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Brown, Herbert Charles

organic compounds synthesis prize

(1912– ) US chemist: introduced organoboranes for organic synthesis.

Brown was born in London, but his family emigrated to Chicago in 1914. He obtained a university education with difficulty, but his talent secured a professorship at Purdue in 1947 which he held until retirement in 1978. His researches included studies on carbocations and on steric effects, and especially on boron compounds. He was co-discoverer of sodium borohydride (NaBH4 ) and pioneered its use for the reduction of organic compounds; and he found a simple way of making diborane (B2H6 ) and discovered its addition to unsaturated organic molecules to form organoboranes. The latter are of great value in organic syntheses, the sequence of reactions being known as hydroboration. He was awarded a Nobel Prize in 1979.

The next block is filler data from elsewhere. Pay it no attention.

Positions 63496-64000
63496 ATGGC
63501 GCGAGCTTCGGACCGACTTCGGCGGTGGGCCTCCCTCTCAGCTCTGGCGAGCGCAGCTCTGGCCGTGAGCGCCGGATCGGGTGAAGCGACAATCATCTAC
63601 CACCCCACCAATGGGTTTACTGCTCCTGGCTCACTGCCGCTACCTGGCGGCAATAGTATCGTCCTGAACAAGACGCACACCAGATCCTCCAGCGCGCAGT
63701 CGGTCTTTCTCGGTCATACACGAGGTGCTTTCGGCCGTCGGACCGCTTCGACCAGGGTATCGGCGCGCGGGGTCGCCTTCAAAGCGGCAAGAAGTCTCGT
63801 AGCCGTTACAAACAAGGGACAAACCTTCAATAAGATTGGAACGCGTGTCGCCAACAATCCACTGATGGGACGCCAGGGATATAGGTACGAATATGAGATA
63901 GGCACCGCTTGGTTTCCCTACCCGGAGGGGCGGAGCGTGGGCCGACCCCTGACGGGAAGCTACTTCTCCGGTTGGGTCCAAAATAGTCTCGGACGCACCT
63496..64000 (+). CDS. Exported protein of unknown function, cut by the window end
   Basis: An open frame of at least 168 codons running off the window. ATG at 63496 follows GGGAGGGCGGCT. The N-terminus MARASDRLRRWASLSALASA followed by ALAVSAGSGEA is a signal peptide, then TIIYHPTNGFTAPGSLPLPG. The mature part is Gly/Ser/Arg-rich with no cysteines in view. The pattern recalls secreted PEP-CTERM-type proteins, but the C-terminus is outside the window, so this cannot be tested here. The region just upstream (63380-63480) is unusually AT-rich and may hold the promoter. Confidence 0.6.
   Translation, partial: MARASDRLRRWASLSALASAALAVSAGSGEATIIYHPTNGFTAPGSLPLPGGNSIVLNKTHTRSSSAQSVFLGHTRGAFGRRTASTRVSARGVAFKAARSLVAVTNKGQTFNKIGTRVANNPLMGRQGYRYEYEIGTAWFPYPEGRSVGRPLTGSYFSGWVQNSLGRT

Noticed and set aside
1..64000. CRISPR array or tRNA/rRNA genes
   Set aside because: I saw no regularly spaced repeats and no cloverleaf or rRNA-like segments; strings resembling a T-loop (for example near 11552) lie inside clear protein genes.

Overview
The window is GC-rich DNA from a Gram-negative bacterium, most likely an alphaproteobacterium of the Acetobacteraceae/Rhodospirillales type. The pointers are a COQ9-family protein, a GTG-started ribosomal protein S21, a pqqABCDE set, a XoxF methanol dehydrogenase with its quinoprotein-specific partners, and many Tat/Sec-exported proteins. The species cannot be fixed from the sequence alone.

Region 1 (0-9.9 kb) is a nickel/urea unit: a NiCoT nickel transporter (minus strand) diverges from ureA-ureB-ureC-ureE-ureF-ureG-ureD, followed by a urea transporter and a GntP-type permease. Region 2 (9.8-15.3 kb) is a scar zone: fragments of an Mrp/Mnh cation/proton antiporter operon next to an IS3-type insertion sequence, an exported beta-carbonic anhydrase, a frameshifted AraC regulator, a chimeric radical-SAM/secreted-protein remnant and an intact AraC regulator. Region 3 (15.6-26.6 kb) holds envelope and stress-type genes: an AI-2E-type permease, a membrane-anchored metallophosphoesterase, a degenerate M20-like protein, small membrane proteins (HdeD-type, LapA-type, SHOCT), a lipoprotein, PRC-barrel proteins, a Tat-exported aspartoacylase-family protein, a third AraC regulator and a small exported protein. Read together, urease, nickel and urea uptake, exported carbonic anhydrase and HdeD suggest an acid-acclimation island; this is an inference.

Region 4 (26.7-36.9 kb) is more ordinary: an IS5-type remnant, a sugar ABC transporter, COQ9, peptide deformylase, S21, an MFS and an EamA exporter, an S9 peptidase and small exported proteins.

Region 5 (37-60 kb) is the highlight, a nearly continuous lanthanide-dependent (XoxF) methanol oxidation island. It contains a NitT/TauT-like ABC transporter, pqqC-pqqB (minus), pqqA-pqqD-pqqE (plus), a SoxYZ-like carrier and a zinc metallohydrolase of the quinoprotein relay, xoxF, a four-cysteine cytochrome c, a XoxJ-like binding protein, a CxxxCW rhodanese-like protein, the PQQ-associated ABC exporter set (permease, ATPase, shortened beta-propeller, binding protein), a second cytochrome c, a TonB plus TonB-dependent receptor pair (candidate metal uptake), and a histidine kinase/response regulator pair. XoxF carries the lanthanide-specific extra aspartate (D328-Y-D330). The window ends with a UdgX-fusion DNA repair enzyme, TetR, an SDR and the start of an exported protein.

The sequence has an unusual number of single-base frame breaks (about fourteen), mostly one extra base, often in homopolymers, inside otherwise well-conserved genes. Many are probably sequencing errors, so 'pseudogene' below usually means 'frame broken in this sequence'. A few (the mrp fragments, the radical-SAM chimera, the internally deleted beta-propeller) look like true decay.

He shared the Prize with Georg Wittig (1897–1987), also a contributor of a general method useful in organic synthesis: working in Tubingen and Heidelberg, he showed that compounds called phosphorus ylides will replace oxygen in a carbonyl group (C=O) to give the group C=CH2 . This ‘Wittig reaction’ has been used in syntheses of the vitamins A and D, and of the prostaglandins.

Brown, Howard and Stewart, Karen - Founders of Stewart + Brown, Career, Sidelights [next] [back] Brown, Henry “Box”(1815–?) - Abolitionist, house servant, factory worker, Chronology, Ships Himself to Philadelphia, Becomes an Abolitionist Lecturer

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